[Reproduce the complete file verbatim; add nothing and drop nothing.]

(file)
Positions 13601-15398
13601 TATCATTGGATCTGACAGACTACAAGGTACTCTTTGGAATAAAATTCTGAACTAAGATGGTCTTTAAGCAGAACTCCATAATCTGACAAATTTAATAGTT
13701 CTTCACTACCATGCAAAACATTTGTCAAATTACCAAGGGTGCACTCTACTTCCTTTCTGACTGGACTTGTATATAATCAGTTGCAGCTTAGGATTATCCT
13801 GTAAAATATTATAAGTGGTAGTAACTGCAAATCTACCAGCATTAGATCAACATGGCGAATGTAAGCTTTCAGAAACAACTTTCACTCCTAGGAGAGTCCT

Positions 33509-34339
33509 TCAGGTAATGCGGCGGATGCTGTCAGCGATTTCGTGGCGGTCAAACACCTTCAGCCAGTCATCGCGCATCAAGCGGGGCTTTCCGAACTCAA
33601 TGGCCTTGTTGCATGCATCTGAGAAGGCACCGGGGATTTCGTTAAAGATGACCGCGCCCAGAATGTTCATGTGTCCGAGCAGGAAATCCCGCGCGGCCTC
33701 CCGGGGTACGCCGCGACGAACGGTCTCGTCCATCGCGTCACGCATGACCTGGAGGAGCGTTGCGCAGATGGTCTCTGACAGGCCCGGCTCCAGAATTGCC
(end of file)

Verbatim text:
Positions 13601-15398
13601 TATCATTGGATCTGACAGACTACAAGGTACTCTTTGGAATAAAATTCTGAACTAAGATGGTCTTTAAGCAGAACTCCATAATCTGACAAATTTAATAGTT
13701 CTTCACTACCATGCAAAACATTTGTCAAATTACCAAGGGTGCACTCTACTTCCTTTCTGACTGGACTTGTATATAATCAGTTGCAGCTTAGGATTATCCT
13801 GTAAAATATTATAAGTGGTAGTAACTGCAAATCTACCAGCATTAGATCAACATGGCGAATGTAAGCTTTCAGAAACAACTTTCACTCCTAGGAGAGTCCT

Positions 33509-34339
33509 TCAGGTAATGCGGCGGATGCTGTCAGCGATTTCGTGGCGGTCAAACACCTTCAGCCAGTCATCGCGCATCAAGCGGGGCTTTCCGAACTCAA
33601 TGGCCTTGTTGCATGCATCTGAGAAGGCACCGGGGATTTCGTTAAAGATGACCGCGCCCAGAATGTTCATGTGTCCGAGCAGGAAATCCCGCGCGGCCTC
33701 CCGGGGTACGCCGCGACGAACGGTCTCGTCCATCGCGTCACGCATGACCTGGAGGAGCGTTGCGCAGATGGTCTCTGACAGGCCCGGCTCCAGAATTGCC